China is shooting for the moon and planning to conduct some 30 space launch missions in 2017 – a record breaker in its own space history, according to the China Aerospace Science and Technology Corporation.

The country will use its Long March-5 and Long March-7 rockets to carry out most of the missions, a China news service said.

According to reports, Long March-5 — China’s largest carrier rocket successfully test-launched back in November — will bring Chang’e-5 mission to space, a probe that will pursue a moon landing and return lunar samples to Earth.

Long March-7 rockets, on the other hand, will blast the country’s first cargo spacecraft called Tianzhou-1 – which is anticipated to dock with the Tiangong-2 space station and experiment on propellant supplement — into space in the first half of the year. In 2016, this rocket was successfully tested, heralding the country’s gradual shift to new-gen rockets with decreased use of toxic rocket fuels.

China launched 22 missions last year and 19 missions in 2015.

Last Dec. 27, China’s white paper titled “China’s Space Activities in 2016” outlined its ambitious goals for deep space exploration, space science research, and human spaceflight. These include landing its lunar probe on the far side of the moon in 2018 and the launch of its first Mars mission by 2020.

In its desired first soft landing on the distant side of the moon, the nation seeks to conduct in situ as well as roving detection, and then transmit communications at Earth-moon L2 point.

According to the white paper, in the next five years, China will continue to enhance the basic capabilities in its space industry and fortify research on leading technologies. 

China along with other countries have already landed a rover on the moon’s surface, but the superpower targets another landing to explore the dark side of the moon – in part as a display of the required technology, said Shanghai University’s He Qisong.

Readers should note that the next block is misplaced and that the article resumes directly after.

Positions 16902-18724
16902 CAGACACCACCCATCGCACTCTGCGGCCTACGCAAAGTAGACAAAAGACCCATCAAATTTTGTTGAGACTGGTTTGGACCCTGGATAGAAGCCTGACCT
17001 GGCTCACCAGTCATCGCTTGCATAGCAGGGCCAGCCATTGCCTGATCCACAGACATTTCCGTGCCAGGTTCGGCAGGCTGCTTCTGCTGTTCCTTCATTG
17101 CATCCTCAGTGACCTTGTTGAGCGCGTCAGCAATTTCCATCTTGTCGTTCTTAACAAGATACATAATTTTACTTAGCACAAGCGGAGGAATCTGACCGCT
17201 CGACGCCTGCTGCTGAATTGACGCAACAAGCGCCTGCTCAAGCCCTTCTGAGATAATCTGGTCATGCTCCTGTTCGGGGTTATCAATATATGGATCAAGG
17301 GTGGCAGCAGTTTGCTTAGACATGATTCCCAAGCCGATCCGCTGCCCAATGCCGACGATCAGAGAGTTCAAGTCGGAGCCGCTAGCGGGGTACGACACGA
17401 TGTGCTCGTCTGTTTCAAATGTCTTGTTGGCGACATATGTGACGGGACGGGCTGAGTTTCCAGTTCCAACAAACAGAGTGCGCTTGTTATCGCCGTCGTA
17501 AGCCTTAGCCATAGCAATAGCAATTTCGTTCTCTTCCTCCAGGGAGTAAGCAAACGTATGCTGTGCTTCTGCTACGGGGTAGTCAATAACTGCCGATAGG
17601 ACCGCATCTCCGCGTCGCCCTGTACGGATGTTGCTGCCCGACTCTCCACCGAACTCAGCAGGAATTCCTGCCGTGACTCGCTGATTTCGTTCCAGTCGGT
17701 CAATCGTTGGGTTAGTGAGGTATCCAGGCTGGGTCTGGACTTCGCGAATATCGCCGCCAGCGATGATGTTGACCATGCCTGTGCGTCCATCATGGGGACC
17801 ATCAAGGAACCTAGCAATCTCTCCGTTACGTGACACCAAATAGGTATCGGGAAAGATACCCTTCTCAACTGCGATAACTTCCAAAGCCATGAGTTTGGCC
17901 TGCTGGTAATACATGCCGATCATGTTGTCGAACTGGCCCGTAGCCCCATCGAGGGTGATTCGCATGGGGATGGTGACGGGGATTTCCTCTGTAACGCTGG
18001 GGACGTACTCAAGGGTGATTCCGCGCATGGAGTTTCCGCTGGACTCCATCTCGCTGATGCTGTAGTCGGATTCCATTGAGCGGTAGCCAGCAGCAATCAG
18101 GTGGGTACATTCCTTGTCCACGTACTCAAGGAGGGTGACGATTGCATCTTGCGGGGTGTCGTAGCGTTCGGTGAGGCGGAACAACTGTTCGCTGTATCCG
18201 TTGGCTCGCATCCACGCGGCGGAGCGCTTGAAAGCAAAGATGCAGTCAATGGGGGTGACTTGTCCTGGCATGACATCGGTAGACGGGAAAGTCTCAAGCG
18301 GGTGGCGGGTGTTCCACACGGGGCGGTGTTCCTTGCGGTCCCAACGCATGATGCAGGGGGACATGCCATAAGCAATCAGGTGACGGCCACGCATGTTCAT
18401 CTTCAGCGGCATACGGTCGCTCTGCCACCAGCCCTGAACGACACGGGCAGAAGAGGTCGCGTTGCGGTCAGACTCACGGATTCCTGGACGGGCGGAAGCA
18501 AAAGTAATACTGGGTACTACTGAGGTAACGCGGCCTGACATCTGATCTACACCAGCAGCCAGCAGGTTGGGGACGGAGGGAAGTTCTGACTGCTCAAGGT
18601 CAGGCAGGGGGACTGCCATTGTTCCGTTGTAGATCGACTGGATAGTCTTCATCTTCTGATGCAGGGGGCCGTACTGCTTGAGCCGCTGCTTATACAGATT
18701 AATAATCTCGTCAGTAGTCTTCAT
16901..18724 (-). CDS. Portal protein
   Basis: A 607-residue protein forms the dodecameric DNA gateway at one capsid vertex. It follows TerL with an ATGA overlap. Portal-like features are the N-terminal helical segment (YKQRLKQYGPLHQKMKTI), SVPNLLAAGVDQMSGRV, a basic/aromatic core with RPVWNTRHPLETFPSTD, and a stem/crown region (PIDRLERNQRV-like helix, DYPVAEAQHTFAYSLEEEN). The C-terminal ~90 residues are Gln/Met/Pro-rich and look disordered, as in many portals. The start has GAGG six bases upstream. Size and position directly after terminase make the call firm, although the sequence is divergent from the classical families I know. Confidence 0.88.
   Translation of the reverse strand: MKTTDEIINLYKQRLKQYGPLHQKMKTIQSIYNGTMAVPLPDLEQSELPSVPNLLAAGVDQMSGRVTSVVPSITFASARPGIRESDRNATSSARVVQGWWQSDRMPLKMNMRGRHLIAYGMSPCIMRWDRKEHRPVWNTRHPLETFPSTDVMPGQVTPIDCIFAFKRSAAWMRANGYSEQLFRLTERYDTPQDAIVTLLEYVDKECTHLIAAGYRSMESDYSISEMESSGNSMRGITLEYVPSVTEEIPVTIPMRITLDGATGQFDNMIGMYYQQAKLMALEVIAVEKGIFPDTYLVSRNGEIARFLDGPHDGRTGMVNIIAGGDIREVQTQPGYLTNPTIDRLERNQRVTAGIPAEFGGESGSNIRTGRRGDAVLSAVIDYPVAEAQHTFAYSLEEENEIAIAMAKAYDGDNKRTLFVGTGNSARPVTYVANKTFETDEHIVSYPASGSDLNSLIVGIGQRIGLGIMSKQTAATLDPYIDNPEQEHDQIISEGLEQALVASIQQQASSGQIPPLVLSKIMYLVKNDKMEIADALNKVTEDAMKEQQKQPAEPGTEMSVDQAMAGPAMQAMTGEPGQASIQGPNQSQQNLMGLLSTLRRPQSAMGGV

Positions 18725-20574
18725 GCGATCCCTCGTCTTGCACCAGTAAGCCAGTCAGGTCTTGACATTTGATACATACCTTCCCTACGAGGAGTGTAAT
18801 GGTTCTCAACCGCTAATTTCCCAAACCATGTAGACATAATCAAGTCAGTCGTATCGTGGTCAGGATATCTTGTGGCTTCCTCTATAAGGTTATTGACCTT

As for its Mars probe, China said it would conduct studies based on the samples it would bring back from the red planet to assist scientific inquiry on the solar system’s evolution and the continuing quest for alien life. However, it is yet to disclose further details on this mission and the actual launch date.

While the United States and Russia remain most experienced in manned space probes, China has made great strides in previous year, with its two astronauts recently returning from a month-long stay on the Tiangong-2. In the same month, the country also launched the TanSat satellite into space onboard the Long March-2D, the predecessor of the Long March-7.

The white paper adds that in the next five years China will offer space and aviation services to other countries that are part of the One Belt and One Road program, such as navigation, weather forecasting, and satellite communications.

This year also provides major space travel prospects for NASA and private space companies, including SpaceX’s return to flight, Blue Origin’s tendency to surprise people with its fully functional vehicle, and the end of the Cassini space mission on Saturn.

NASA’s budget may have been slashed $300 million from last year, but it’s expected to keep pushing the envelope in space exploration.

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